On the other hand I don't get why people claim it's hard to install DXVK. It's actually, as mentioned before, pretty easy. Create a Wine Prefix and either install DXVK via script in that or just copy over the two DLLs. Nothing hard about that.

You just can't say that's easy. For any average Windows user for whom everything has always been just a double click away this can be a show stopper. Even for me that's not easy, I consider myself an advanced user as I used to handle Windows very well and have managed to game on Linux for more than 2 years now.

But when you say "create a Wine Prefix" I know that will require me to search the Web to find out how to do it, it'll most likely take me half an hour or more to understand and do that. Then I'll have to install DXVK via script, which again is not easier than a double click, and then again copy 2 DLLs and put them in a probably hidden folder.

Maybe you're in there for so long that you don't see why people claim some things are hard to do in Linux

You are right if someone is coming from windows linux seems very complicated bc as you say they are used to double clicking and just pressing next when prompted. The closest linux gets to that are deb files but that is pretty much for basic productivity software rarely games.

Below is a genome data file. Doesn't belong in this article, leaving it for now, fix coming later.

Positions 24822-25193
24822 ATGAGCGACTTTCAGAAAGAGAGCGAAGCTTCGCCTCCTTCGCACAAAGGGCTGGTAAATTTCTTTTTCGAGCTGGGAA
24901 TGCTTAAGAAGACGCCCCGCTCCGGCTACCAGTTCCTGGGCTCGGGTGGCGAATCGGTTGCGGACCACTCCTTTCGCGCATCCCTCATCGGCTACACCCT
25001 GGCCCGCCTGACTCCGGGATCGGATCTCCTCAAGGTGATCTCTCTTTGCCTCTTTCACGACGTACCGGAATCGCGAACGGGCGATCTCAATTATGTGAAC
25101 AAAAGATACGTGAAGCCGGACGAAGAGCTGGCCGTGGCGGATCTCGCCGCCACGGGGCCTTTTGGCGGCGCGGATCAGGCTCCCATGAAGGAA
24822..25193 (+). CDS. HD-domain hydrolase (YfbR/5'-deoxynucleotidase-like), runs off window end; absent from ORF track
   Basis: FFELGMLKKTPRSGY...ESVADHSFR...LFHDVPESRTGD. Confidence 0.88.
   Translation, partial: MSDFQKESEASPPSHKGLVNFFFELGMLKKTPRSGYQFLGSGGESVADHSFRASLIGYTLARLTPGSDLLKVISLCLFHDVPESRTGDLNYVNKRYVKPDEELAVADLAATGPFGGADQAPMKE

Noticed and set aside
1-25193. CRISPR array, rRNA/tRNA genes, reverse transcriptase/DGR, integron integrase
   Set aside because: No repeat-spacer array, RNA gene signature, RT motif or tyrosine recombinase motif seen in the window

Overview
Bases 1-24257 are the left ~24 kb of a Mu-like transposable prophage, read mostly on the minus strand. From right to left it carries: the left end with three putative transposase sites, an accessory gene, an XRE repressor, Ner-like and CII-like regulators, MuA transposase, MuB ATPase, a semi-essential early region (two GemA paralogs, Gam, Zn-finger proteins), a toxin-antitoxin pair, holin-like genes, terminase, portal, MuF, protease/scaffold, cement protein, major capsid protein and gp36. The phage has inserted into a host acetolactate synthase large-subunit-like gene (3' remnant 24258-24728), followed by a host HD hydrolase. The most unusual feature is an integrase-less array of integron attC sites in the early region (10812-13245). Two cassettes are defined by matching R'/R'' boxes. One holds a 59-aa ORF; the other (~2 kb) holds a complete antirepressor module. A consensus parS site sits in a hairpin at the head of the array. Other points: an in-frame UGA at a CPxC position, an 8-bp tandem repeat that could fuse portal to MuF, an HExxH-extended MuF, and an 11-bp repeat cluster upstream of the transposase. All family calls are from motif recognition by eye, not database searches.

tuubi 18 April 2018 at 1:22 pm UTC
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Whitewolfe80You are right if someone is coming from windows linux seems very complicated bc as you say they are used to double clicking and just pressing next when prompted. The closest linux gets to that are deb files but that is pretty much for basic productivity software rarely games.
No, the closest Linux gets is installers of course. In fact I'd assume most new Linux gamers install their games through Steam nowadays, just as they did on Windows. For the rest, I think GOG has mojosetup-based graphical installers for all of their Linux releases, and itch has a client and so on. Which means you're still pretty much spreading FUD.

Remember, "Linux isn't like Windows" isn't the same as "Linux is complicated". That would make MacOS just as complicated, and ChromeOS as well. For basic users Linux is no harder than Windows. Of course, getting used to something new always takes time, especially if it's something non-trivial like an operating system. Even if you're switching to something better.
Ehvis 18 April 2018 at 1:36 pm UTC
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tuubiLinux is no harder than Windows.

In many cases it's even easier.

What's harder is people trying to run bleeding edge development code. But that stuff is not supposed to be easy.
tuubi 18 April 2018 at 2:15 pm UTC
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Ehvis
tuubiLinux is no harder than Windows.

In many cases it's even easier.

What's harder is people trying to run bleeding edge development code. But that stuff is not supposed to be easy.
I'd say that's usually easier on Linux than Windows as well.